More than a third of the 495 lots at the Woolley & Wallis (25% buyer’s premium) Arts & Crafts sale in Salisbury was given over to late 19th/ early 20th century ceramics.
The big name in this field for the past decade or so has been Martinware. However – despite the sale of two pieces for huge sums in New York last year – there are signs that the market is taking a breather.
Of the 45 lots offered at Salisbury on June 19, 14 failed to get away.
Private buyers ensured the success of two 1904 vases by Edwin and Walter Martin dated and stamped Martin Bros London & Southall.
A 9in (23cm) tall Aquatic vase with a swollen square section and incised to each side with fish went above hopes at £3400, while a similarly formed 9½in (24cm) tall vase modelled in low relief to each side with a grotesque bird standing among grasses made £8000.
Grotesques modelled in three-dimensional form by Robert Wallace Martin traditionally provide the best of the brothers. This sale was led by 11½in (29.5cm) tall Wise Owl model, incised RW Martin Sc, London 11 1884 to the base, which sold just below top estimate at £19,000.
There was another example of a stoneware spoon warmer in the form of a 5in (13cm) tall scaly creature with claws and gaping mouth. A similar piece took a hammer £26,000 at W&W in 2009 and another was seen being retailed at more than £30,000 two years ago.
This latest example went at a mid-estimate £16,000.
Appealing to a similar type of buyer are the whimsical frog and mouse groups by George Tinworth for Doulton Lambeth.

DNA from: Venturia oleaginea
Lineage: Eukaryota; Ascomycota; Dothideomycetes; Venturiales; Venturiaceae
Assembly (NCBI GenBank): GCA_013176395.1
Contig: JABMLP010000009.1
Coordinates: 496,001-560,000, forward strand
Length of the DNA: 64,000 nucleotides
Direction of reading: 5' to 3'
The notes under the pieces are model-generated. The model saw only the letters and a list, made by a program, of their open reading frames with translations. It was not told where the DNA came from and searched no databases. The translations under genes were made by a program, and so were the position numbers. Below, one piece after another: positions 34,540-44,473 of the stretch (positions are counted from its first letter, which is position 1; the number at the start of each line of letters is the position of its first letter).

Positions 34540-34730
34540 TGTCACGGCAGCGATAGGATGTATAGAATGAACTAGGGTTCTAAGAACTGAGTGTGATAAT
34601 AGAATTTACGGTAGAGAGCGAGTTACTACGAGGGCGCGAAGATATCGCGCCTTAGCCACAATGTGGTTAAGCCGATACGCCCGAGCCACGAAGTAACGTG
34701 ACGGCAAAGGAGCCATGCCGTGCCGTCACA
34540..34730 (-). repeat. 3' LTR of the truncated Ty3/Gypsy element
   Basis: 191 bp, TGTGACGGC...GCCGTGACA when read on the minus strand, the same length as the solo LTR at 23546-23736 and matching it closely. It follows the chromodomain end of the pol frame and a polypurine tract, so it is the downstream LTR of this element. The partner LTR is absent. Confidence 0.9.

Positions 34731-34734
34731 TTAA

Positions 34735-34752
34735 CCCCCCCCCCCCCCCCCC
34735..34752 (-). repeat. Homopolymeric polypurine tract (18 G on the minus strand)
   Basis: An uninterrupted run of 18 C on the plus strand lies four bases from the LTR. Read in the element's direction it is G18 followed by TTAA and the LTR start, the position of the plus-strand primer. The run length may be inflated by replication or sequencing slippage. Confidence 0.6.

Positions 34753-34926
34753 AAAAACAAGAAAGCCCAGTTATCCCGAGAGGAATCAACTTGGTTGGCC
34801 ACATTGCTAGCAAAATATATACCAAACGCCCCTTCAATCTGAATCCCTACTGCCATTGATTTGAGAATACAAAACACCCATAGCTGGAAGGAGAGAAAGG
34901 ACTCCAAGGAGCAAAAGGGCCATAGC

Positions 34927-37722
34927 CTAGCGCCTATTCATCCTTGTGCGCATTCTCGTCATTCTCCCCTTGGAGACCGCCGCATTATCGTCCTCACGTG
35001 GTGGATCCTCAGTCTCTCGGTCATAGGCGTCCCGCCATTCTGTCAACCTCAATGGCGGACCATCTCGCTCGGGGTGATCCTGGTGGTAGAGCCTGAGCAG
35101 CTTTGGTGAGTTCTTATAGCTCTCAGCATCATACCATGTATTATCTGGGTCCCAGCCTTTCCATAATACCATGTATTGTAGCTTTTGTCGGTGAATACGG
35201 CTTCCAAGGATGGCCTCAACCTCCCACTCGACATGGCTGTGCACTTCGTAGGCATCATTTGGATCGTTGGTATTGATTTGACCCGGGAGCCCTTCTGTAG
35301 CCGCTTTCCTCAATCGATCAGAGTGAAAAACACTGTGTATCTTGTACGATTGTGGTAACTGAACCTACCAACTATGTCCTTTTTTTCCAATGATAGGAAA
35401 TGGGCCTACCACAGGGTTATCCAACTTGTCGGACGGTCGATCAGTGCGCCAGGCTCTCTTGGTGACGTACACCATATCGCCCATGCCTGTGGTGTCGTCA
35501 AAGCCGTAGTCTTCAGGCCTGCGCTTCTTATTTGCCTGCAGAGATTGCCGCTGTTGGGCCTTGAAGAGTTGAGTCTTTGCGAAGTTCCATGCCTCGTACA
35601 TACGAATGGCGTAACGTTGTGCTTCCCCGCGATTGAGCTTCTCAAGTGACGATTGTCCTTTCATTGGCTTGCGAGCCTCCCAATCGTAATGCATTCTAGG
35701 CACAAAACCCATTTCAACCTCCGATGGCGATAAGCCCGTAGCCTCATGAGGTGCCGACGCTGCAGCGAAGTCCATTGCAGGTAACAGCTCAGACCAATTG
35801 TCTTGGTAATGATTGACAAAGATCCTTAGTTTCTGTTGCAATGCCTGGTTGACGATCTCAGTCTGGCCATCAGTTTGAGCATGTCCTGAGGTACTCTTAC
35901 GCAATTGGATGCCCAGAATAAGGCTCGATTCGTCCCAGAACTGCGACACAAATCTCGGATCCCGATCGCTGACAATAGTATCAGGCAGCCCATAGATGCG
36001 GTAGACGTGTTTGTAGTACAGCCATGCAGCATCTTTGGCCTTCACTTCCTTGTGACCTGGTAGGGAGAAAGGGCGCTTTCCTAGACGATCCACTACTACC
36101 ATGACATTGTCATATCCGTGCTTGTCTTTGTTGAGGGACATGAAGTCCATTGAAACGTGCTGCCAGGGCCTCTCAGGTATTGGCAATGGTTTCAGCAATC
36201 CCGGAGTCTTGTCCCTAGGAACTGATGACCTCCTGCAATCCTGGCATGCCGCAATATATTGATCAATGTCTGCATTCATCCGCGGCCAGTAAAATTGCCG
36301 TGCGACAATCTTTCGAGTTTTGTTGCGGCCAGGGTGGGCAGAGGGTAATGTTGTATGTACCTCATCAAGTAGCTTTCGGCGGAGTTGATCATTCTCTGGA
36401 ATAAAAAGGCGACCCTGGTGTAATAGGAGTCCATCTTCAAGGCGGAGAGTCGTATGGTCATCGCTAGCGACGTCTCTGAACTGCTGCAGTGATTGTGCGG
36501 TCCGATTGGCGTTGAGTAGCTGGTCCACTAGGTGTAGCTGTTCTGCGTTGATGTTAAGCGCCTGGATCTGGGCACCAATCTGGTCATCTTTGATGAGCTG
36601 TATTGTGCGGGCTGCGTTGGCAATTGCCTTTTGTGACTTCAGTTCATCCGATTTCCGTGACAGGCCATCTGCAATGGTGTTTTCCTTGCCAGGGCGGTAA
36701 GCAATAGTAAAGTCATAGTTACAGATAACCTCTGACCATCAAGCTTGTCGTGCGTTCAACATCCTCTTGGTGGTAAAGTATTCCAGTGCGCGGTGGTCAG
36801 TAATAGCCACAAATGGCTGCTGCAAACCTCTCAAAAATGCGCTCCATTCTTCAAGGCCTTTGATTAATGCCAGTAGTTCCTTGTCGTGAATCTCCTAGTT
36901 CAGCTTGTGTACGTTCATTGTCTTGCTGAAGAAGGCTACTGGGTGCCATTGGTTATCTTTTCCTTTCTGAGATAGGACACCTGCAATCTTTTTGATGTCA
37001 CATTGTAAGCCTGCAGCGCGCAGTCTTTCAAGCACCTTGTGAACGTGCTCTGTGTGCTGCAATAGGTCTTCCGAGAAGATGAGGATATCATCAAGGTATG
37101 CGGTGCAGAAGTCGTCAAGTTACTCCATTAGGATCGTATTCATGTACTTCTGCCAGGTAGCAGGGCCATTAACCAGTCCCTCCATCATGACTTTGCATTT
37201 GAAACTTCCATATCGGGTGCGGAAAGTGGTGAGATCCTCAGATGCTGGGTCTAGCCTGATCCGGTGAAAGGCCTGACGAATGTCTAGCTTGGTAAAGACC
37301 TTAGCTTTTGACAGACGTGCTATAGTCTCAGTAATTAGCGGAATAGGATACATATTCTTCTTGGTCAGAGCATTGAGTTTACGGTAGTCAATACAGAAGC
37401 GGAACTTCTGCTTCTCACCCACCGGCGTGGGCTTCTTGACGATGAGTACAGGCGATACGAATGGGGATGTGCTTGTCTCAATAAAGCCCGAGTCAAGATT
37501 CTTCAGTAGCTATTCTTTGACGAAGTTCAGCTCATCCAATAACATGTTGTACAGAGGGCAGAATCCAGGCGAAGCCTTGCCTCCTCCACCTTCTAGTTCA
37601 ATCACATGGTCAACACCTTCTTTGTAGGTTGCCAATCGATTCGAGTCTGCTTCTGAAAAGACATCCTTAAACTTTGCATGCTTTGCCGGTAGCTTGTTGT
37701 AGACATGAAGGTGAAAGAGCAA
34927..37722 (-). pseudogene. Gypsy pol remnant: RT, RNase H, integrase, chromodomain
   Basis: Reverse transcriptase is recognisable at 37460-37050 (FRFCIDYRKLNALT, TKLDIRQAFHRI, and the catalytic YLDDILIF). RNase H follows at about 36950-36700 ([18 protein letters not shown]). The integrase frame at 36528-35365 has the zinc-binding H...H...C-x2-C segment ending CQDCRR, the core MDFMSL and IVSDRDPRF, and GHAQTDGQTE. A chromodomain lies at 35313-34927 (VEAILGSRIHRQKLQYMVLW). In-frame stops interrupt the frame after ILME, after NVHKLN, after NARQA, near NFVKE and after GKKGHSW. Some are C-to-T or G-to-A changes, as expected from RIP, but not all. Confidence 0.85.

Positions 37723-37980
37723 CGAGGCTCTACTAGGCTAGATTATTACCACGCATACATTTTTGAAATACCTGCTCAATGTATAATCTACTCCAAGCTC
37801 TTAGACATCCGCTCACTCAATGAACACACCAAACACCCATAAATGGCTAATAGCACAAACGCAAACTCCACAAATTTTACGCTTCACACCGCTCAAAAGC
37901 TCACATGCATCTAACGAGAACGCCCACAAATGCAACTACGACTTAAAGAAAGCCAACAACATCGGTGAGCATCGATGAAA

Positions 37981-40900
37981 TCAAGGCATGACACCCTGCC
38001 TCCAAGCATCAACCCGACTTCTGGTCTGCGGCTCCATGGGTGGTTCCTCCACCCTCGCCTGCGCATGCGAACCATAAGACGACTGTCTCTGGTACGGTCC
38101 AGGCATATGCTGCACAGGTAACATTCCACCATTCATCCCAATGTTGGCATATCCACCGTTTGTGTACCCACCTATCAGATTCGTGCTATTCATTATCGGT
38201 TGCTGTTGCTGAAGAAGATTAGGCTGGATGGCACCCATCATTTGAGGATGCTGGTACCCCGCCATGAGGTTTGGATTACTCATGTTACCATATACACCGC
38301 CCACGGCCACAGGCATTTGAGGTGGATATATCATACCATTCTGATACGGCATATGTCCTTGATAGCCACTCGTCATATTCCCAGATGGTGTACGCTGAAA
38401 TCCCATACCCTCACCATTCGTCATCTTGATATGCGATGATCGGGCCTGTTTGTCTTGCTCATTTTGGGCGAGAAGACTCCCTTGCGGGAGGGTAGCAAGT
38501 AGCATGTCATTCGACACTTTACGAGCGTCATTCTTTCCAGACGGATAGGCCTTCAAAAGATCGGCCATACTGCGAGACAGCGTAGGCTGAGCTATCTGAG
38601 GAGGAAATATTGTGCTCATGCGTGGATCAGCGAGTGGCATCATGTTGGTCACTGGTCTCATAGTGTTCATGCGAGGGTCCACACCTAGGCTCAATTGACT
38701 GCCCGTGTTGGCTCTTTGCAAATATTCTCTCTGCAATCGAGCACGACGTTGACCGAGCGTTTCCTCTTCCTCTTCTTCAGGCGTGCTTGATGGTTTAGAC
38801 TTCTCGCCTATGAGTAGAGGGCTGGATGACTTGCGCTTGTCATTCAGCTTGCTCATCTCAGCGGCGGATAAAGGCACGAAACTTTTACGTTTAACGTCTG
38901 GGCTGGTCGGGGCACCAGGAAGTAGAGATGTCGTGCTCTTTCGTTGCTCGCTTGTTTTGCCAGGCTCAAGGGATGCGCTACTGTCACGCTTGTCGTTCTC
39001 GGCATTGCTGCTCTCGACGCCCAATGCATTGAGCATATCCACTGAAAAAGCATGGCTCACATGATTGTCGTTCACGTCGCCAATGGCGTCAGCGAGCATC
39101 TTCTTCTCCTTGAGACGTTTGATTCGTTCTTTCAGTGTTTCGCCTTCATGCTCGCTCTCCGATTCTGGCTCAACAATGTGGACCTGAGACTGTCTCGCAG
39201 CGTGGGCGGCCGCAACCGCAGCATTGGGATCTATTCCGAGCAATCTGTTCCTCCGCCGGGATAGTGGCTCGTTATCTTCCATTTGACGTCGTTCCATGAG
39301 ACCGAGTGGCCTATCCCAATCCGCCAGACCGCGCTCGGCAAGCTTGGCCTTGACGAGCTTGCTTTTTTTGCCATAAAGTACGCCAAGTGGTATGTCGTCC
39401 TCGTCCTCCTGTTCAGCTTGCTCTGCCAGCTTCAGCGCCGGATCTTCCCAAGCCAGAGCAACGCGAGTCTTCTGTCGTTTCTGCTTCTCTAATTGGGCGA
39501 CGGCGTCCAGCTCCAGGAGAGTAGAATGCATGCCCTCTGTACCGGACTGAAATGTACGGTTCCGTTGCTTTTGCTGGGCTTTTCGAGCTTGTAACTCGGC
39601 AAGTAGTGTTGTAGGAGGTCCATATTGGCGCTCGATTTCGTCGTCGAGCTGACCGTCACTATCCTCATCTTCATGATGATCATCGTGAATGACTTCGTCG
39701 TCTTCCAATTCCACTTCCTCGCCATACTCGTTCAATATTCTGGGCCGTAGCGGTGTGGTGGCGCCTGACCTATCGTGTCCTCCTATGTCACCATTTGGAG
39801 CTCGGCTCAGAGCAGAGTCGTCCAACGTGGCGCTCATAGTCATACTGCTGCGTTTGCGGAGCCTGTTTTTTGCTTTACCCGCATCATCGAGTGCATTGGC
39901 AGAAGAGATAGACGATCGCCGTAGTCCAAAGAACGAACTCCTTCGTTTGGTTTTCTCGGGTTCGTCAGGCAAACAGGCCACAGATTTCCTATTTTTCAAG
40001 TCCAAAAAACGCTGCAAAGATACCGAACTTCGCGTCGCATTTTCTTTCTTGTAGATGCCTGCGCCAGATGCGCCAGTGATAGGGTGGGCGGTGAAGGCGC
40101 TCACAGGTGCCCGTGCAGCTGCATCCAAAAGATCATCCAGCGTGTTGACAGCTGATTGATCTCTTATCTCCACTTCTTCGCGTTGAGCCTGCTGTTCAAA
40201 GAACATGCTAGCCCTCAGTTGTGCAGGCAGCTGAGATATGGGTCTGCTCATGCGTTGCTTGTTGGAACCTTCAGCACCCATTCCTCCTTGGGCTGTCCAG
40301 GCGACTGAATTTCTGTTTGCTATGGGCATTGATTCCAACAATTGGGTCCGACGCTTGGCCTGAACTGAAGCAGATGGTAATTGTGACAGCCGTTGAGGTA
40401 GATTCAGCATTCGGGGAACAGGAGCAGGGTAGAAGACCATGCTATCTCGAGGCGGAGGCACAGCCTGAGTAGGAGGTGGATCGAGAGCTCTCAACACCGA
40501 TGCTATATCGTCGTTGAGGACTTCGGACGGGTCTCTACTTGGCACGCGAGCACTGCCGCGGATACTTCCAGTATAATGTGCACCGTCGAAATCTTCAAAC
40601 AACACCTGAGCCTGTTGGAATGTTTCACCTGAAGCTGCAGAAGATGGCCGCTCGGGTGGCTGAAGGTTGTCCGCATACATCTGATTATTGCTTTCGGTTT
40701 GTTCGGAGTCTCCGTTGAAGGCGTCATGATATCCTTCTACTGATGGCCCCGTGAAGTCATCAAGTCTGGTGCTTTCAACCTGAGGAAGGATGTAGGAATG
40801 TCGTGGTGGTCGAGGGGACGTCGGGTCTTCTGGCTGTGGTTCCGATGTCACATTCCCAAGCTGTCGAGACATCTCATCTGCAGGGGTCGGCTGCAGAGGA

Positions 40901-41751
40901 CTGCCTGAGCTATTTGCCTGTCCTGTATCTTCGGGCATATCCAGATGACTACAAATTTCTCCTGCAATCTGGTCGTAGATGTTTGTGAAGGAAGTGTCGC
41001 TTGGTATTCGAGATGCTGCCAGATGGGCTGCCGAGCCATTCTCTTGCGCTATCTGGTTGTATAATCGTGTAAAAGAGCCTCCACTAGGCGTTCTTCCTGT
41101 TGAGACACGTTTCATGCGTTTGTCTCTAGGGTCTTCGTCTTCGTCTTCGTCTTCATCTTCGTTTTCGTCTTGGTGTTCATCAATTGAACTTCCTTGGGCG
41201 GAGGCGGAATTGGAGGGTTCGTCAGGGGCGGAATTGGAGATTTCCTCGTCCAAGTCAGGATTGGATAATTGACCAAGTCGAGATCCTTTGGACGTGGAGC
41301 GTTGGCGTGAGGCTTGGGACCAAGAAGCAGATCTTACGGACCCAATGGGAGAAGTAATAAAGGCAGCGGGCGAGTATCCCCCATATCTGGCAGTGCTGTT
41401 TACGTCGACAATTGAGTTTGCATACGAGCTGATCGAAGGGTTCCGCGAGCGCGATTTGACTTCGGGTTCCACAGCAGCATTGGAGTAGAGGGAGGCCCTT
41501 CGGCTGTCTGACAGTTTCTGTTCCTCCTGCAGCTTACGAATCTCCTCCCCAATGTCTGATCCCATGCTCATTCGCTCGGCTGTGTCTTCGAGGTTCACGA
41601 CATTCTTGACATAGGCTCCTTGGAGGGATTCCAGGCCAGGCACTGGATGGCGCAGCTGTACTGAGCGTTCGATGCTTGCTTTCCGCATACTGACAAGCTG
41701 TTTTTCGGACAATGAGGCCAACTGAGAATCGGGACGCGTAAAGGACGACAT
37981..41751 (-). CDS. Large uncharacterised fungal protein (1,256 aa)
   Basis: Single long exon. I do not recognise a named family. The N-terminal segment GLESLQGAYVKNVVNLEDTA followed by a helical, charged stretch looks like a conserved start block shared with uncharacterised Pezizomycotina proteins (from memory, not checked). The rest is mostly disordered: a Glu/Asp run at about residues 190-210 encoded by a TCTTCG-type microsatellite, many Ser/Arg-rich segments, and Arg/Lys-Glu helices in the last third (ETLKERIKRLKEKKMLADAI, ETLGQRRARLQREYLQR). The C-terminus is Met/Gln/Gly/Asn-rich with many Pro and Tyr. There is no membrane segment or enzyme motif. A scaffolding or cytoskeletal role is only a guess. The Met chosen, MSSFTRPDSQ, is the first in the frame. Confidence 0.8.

They can be a little cheaper now than they were a decade ago. The 5in (12.5cm) tall stoneware group Playgoers, depicting a family of mice watching a Punch & Judy show, is a case in point. Back in 2009 one of these took £3000 at Woolley & Wallis. Another, with only minor chips to ears in the way of damage, was pitched here at £1500-2500 and sold to a collector at £2700.
The rarer William De Morgan (1852-1917) titles – typically unusual beasts or those with unusual lustre/ colourways – continue to draw very substantial sums. In the equivalent sale in December two 6in (15cm) square triple lustre tiles from the late Fulham Period (1888-1907) removed from a four-tile tray took £6000 and £4500. Here, a single Peacock tile from the series estimated at £1500- 2000 sold at £3500.
Among Christopher Dresser’s best-known design is the Propeller vase made in both pottery by the Ault factory and in glass by the Glasgow glassmaker James Couper for the Clutha range. An example of the latter standing 11in (28cm) high went to a Continental bidder at £5500.
Like Dresser, Charles Voysey handed over many of his designs to a trustworthy firm for execution.
He chose Thomas Elsley & Co to produce a limited output of fireplaces and domestic metalwork. One of the most eagerly contested lots in the sale was an unmarked brass desk inkwell and pen-stand to a Voysey design with riveted heart-shaped terminals. Against hopes of £800-1200 it sold to a private buyer at £7800.
A positive reaction greeted enamel panels by a late-comer to this High Victorian fashion: Eleanor Doris Varley (1902-76). Estimated at £200-300 apiece, her 6 x 3in (14.5 x 7cm) panel Enchanter, depicting a boy playing a whistle to charm wild rabbits, sold at £1900 and Sunset, a slightly larger 1927 depiction of a liner went to an American bidder at £1800.
One of the day’s surprises was the competition for a 6 x 3½in (15 x 9cm) Pre-Raphaelite enamel-on-copper panel of a kneeling angel. Unsigned, the panel, in a gilt metal frame, went to a UK dealer at £3400, nearly 10 times the mid-estimate.
Aesthetic furniture ‘in the manner of’ a notable name could be picked up for a few hundred pounds while the top-seller among the furniture was a Morris & Co sideboard or buffet designed by Philip Webb. It came with an impeccable ‘by descent’ provenance but sold on the low end of a £5000-10,000 estimate.